My sister, who is a kindergarten teacher, has offered this advice to parents (and grandparents) of children who will be starting kindergarten soon. Having these skills helps children as they enter kindergarten and begin their academic future. She adds that these skills are in no way a requirement for enrollment, but will prepare your child (or grandchild) for enjoying his or her first official classroom experience.
The Top 2:
- Make sure your child knows the alphabet. Knowing the alphabet isn’t just singing “the ABC’s” (although that helps, too), it means being able to look at the letter and know what it is called. The most important letters to a kindergartener are the letters in his or her name.
- Can your child count to 10? Knowing how to count will give kindergarteners a leg-up on learning. You can practice number skills with your student-in-the-making by counting ordinary things out loud with them like blocks, cars, stairs, and steps. Most kindergarteners should know how to count to 10 the first day of class.
Items 3 through 10 will enhance your child’s preparedness to learn.
Can your child:
- Dress themselves? Tie their shoes? Zip or button their coat? Take care of toilet needs independently? By having these basic skills before coming to school, a student will be ready to focus on learning while in class.
- Skip and gallop? Having fundamental motor skills, like knowing how to jump and hop, will translate into a desire to interact with others, another great way to learn.
- Stay engaged all day without a nap? Let’s face it, sometimes we all would like a nap – but being refreshed means you are ready to learn. Make sure your child gets the appropriate amount of sleep at night.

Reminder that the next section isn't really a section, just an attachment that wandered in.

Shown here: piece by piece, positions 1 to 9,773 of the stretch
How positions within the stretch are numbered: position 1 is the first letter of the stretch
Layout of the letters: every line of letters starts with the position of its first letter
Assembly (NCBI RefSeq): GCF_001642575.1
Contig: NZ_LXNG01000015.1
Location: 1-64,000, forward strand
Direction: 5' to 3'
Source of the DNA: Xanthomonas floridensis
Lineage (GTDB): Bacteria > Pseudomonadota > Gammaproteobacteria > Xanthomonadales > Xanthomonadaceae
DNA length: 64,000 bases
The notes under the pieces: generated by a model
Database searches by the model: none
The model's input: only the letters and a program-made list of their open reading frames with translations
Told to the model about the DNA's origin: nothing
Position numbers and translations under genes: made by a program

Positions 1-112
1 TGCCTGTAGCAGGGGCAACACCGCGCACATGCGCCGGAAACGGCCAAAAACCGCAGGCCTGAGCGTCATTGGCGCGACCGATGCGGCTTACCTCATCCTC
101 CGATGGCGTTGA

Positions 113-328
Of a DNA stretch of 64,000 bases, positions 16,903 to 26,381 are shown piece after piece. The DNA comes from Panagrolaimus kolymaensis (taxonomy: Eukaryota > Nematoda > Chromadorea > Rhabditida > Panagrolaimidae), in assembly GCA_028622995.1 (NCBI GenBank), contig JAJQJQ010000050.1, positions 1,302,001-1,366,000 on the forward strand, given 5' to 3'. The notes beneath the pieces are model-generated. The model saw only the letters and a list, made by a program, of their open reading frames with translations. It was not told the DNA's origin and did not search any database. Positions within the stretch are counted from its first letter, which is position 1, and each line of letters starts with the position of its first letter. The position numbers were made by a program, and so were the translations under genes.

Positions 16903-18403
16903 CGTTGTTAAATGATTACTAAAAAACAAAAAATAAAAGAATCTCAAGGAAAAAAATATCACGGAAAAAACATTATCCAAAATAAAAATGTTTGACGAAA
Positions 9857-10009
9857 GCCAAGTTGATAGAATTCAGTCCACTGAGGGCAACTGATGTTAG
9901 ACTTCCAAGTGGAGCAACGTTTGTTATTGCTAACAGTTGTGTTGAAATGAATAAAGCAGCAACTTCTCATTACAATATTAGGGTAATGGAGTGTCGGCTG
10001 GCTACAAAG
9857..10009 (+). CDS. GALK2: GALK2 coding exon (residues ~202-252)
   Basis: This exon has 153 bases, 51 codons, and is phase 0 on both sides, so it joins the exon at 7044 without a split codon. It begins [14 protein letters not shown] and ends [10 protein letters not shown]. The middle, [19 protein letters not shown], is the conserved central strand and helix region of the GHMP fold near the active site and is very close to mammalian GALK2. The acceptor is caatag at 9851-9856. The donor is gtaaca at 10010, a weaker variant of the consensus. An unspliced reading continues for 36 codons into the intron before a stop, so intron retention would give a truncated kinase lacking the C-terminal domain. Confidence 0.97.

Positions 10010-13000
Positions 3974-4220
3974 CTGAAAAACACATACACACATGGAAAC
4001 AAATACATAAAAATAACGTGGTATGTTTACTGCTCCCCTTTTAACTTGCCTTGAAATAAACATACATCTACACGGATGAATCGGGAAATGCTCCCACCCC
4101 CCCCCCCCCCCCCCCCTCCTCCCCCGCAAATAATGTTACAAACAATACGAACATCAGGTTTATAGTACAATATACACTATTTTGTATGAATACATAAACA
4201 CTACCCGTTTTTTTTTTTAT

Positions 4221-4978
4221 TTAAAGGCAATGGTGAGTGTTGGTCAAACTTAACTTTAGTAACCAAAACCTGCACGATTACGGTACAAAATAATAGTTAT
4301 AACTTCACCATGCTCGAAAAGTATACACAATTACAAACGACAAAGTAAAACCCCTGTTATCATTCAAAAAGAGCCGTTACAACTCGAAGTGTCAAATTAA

- Use scissors and cut on a line? Stay within the lines when coloring? Identify the names of basic colors? While testing has become more and more of the focus for our school-age children (yes, even in kindergarten), it’s still important to be able to express yourself by creating – an essential element of learning
- Pay attention to a short story when it is read and tell a brief story from a picture? Study after study shows that children who are read to are better learners and thus more successful in school. Try having your kindergartener “read” to you by telling you about a picture.
- Put together a simple puzzle of five to 10 pieces? Being able to fit things together into a larger picture is rewarding and encourages young children to try and try again.
- Talk in four- to six-word sentences? Talking is expressing one’s thoughts – a critical component of learning.
- Cross a residential street safely? Being aware of others and knowing how to be safe are valuable lessons that all children should know.
So, if you want your soon-to-be kindergarten student prepared for that first day (and beyond), work with them on the above checklist. They will then be ready to learn and enjoy kindergarten – which is, after all, the first step in a life-long adventure.